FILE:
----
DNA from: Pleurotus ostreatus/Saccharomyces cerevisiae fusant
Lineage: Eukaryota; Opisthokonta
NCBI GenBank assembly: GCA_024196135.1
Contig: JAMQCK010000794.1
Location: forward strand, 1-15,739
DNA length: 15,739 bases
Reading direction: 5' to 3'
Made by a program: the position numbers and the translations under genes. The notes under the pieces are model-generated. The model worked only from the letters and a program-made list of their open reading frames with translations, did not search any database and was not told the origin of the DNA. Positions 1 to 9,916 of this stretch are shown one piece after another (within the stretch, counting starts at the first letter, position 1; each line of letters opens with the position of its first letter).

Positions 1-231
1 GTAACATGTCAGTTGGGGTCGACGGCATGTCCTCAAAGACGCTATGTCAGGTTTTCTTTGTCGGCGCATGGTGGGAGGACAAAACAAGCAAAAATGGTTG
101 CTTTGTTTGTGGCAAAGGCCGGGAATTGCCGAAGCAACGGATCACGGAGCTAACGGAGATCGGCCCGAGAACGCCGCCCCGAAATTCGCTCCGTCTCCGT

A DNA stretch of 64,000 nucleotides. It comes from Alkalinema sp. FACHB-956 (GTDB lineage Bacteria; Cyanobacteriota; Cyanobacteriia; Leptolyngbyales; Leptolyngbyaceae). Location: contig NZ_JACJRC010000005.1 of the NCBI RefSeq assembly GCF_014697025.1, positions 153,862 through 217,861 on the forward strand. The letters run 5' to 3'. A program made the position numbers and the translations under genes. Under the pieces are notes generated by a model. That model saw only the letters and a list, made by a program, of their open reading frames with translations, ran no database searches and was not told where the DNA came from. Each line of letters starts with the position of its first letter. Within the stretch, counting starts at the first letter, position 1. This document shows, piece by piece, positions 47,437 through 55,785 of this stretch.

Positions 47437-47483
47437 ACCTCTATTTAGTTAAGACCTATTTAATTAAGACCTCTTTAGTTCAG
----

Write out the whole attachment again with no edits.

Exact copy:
DNA from: Pleurotus ostreatus/Saccharomyces cerevisiae fusant
Lineage: Eukaryota; Opisthokonta
NCBI GenBank assembly: GCA_024196135.1
Contig: JAMQCK010000794.1
Location: forward strand, 1-15,739
DNA length: 15,739 bases
Reading direction: 5' to 3'
Made by a program: the position numbers and the translations under genes. The notes under the pieces are model-generated. The model worked only from the letters and a program-made list of their open reading frames with translations, did not search any database and was not told the origin of the DNA. Positions 1 to 9,916 of this stretch are shown one piece after another (within the stretch, counting starts at the first letter, position 1; each line of letters opens with the position of its first letter).

Positions 1-231
1 GTAACATGTCAGTTGGGGTCGACGGCATGTCCTCAAAGACGCTATGTCAGGTTTTCTTTGTCGGCGCATGGTGGGAGGACAAAACAAGCAAAAATGGTTG
101 CTTTGTTTGTGGCAAAGGCCGGGAATTGCCGAAGCAACGGATCACGGAGCTAACGGAGATCGGCCCGAGAACGCCGCCCCGAAATTCGCTCCGTCTCCGT

A DNA stretch of 64,000 nucleotides. It comes from Alkalinema sp. FACHB-956 (GTDB lineage Bacteria; Cyanobacteriota; Cyanobacteriia; Leptolyngbyales; Leptolyngbyaceae). Location: contig NZ_JACJRC010000005.1 of the NCBI RefSeq assembly GCF_014697025.1, positions 153,862 through 217,861 on the forward strand. The letters run 5' to 3'. A program made the position numbers and the translations under genes. Under the pieces are notes generated by a model. That model saw only the letters and a list, made by a program, of their open reading frames with translations, ran no database searches and was not told where the DNA came from. Each line of letters starts with the position of its first letter. Within the stretch, counting starts at the first letter, position 1. This document shows, piece by piece, positions 47,437 through 55,785 of this stretch.

Positions 47437-47483
47437 ACCTCTATTTAGTTAAGACCTATTTAATTAAGACCTCTTTAGTTCAG